It has grown from a small trading village into a large and cosmopolitan centre. This city has the lot, fine dining, art, history, modern and efficient transportation. Kaohsiung is, without doubt, one of the most undiscovered jewels that most travellers miss. Don’t make that mistake!
If I ever decide to leave Taiwan, then I would really miss this place. It offers a stark contrast to the nearby city of Kaohsiung. Laid back and authentic. You can easily spend a day here. It is accessible by two different ferries (and a tunnel for cars and scooters only). I would recommend that you hire bicycles to explore Cijin as there is a myriad of tiny backstreets and temples. I challenge you to find the quayside potato chip factory!
You can take a ferry from Kaohsiung or fly here. You will probably arrive at Magong city which is more of a large town. I took my bicycle here on the ferry and had a wonderful time peddling around the quiet lanes. Penghu is the ideal place if you want to get away from the hustle and bustle of everyday life. Go here and relax. Oh, did I tell you it has great beaches and superb snorkelling?
Xiao Liuqiu is a small island roughly thirty kilometres south of Kaohsiung city. You get there by taking a thirty-minute ferry from Donggang. The island is immensely popular on weekends so I would advise going there during the week. Home to “Vase Rock”.
Kenting National Park is on the southern tip of the island and os a super place to visit. Go there, hire a scooter and explore. Apart from the scenery, it has a vibrant little town with a night market, some nightlife and clean beaches.
If you are following along on this tour of Taiwan, then Taitung is the next logical step. It located in the south-east of the island and sits between the Pacific Ocean and the mountains. It is not as modern as other Taiwanese cities, and that can be a welcome relief. Great if you like exploring nature and the countryside.
Located near Taitung, you can get here by air or sea. Green Island is another often overlooked destination that is just beautiful. It has a saltwater hot spring which is very unusual. There are not many in the world.
Despite being the second largest city on the east coast, Hualien is very laid back. It makes sense to visit the Taroko Gorge while you are in the area and Hualien is the perfect base for that.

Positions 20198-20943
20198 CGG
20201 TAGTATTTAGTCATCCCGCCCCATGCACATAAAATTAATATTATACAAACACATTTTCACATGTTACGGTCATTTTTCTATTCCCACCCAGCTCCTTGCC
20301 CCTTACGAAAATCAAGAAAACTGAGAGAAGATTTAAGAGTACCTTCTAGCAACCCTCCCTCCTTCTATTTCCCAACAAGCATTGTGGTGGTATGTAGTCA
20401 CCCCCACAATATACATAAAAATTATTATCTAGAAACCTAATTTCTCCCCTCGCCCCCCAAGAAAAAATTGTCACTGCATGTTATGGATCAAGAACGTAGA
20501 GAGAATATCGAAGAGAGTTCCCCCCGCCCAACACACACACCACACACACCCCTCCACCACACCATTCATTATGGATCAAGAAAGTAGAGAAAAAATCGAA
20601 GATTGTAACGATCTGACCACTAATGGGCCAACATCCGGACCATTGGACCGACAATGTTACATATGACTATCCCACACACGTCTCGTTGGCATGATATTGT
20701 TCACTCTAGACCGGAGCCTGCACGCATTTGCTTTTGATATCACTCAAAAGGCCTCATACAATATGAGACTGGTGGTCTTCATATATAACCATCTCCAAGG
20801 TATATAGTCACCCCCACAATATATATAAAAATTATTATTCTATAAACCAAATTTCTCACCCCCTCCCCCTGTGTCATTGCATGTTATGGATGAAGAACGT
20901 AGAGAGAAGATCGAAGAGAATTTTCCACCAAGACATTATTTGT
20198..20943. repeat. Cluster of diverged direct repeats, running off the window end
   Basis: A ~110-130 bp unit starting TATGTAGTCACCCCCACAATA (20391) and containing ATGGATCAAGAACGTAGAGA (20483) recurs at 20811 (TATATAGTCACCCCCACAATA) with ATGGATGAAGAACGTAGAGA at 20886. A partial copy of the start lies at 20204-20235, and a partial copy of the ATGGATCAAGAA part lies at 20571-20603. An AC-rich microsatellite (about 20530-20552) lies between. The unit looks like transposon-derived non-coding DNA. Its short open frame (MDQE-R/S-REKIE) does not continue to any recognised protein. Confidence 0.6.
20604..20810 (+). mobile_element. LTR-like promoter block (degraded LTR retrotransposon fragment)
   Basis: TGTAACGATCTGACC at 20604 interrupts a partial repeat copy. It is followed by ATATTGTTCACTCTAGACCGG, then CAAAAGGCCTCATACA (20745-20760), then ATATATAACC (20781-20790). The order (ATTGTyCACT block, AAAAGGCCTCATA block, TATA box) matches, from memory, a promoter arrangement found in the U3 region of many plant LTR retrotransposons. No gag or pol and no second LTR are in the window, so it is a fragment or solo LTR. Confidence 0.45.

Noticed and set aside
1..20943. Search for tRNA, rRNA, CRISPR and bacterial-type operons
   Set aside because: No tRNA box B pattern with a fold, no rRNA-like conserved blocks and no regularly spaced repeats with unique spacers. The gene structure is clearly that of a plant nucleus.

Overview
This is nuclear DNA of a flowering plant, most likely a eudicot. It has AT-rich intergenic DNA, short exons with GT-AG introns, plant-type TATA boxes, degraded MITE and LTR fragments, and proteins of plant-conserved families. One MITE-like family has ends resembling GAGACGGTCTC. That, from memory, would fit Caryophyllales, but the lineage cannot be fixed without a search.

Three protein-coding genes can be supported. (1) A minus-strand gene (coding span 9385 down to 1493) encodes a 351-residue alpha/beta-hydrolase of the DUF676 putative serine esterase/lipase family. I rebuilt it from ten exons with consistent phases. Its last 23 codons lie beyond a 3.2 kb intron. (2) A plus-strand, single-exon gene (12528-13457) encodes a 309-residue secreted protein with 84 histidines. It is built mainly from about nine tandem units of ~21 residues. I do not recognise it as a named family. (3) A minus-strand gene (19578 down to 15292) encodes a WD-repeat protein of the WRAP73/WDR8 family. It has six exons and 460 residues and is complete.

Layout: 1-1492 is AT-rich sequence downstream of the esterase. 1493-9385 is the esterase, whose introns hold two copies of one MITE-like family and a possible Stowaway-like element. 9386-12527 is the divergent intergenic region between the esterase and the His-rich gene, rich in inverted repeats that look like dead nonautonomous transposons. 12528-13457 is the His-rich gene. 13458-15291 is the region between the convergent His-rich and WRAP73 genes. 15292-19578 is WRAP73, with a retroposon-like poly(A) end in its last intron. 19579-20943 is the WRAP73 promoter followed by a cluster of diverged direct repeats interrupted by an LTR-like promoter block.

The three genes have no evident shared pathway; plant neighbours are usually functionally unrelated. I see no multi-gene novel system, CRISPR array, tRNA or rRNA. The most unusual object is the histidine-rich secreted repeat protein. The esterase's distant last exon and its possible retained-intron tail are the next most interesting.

When to visit?
I would recommend the off-season periods, so either October and November or March and April. The summer months can be hot, humid and wet! There is a considerable difference in the weather between the Matsu islands in the north and Kenting in the south. I have visited Matsu in early February, and the temperature was low, around 8ºC.
What to take?
I always advise travelling light. Have enough clothes to cover the temperature differences that you might encounter. Don’t forget that the mountains in Taiwan have very different weather to the coastal areas.
I would always advise some form of rain protection. (I like to use a cuben fibre rain poncho in combination with a windbreaker jacket. Both of these are incredibly light and pack down small. Then I use a system of layers building up to a down jacket. I like to travel by bicycle. It suits my lifestyle and gives plenty of flexibility.
Q: Is public transport in Taiwan expensive?
A: No, it is very reasonable by western standards. It allows us to go to many more places than you might think possible.
Q: Will I find accommodation easily in Taiwan?
A: Yes, There are a lot of hotels and guesthouses. You do not always have to book in advance, but be prudent and check for public holidays when places can get busy.
Q: Do I need to worry about the language barrier?
A: no, those who worry achieve very little with their lives.